"Goodbye" is derived from God be with you, as are many valedictions. "Take care" is sort of threadbare. "Farewell" seems antiquated. "Bon Voyage" is great if you're French. Be well, good fortune, until we meet again I do like the Vulcan Valediction, live long and prosper. Namaste is very respectful. It is spiritual, however; it can be interpreted (roughly)...


7

As far as I know, the expression comes from a song by Bill Haley and the Comets, one of the earliest rock and roll groups, in which the chorus included the words: See you later alligator After 'while crocodile To use it now, as I’m sure some do, seems very dated, unless, of course, it is done in a spirit of irony.


7

"Greetings", by definition, should only be at the beginning of a letter. "Wishes", on the other hand, can go at the end :-) Something I write often is "best wishes from [wherever I'm currently at, if I'm on vacation]" - and such a structure is definitely appropriate at the end of a letter. That said, Jon is also correct that sometimes mentioning where you ...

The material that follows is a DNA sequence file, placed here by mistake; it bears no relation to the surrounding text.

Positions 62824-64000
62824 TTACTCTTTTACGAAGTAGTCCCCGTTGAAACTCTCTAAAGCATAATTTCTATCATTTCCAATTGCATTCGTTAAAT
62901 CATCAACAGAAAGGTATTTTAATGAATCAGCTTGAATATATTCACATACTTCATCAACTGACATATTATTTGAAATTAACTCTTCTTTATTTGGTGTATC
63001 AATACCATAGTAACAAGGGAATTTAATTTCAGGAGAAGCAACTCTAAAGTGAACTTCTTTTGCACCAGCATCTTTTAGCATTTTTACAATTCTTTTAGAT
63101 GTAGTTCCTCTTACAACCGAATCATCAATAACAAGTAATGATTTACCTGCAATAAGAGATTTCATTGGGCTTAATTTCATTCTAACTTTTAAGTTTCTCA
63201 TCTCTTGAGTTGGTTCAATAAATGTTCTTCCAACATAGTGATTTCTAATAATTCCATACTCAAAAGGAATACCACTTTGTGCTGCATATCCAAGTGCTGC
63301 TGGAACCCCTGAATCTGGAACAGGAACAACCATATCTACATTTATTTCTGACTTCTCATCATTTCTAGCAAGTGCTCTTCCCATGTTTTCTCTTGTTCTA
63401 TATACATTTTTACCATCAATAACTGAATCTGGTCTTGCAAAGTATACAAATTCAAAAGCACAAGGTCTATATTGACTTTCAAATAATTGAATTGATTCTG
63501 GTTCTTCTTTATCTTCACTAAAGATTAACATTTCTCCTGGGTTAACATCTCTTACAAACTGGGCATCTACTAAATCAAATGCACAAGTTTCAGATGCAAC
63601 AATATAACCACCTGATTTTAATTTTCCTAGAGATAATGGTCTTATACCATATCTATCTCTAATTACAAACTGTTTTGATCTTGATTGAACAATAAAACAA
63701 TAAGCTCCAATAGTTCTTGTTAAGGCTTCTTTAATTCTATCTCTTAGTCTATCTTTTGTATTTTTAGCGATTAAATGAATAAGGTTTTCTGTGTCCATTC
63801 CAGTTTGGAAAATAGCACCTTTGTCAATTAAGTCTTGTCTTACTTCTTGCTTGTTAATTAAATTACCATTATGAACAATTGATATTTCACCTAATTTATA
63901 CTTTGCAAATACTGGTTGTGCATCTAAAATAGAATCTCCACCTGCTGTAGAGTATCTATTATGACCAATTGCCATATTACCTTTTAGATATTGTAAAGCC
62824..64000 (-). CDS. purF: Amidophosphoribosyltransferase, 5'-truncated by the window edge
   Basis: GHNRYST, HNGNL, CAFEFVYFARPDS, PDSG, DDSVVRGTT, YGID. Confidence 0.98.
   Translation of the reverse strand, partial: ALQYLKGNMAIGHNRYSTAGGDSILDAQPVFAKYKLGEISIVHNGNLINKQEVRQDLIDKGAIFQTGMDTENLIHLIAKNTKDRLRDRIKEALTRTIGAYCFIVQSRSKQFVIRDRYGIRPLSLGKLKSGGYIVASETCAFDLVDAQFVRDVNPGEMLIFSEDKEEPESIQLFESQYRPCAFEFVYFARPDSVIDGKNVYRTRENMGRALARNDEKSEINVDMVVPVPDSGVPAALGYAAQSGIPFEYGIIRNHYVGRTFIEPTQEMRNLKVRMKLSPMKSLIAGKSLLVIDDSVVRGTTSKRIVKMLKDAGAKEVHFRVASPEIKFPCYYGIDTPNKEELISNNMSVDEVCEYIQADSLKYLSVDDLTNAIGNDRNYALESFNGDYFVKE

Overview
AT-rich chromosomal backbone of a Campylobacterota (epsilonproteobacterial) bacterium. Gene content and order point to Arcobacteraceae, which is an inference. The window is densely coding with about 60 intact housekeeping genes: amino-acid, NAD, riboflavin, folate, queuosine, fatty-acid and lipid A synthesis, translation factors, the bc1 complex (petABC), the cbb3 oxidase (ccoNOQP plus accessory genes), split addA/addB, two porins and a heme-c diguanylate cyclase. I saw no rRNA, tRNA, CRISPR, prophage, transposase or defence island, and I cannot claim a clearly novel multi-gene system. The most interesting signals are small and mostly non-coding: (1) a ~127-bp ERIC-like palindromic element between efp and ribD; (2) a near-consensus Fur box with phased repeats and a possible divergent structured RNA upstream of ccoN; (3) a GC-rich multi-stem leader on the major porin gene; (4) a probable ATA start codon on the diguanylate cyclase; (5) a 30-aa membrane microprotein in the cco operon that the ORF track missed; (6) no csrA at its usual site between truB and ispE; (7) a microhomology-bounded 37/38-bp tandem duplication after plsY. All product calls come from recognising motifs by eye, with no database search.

6

When I was a kid, my grandfather used to say this to my brother and I when we left his house. He would say, "See you later, alligator" and we would say "After awhile, crocodile!" and then he would come back with "By the light of the moon, racoon!", a phrase he just added on. We were little kids, so that always got us. We could never come up with "Gotta go,...


6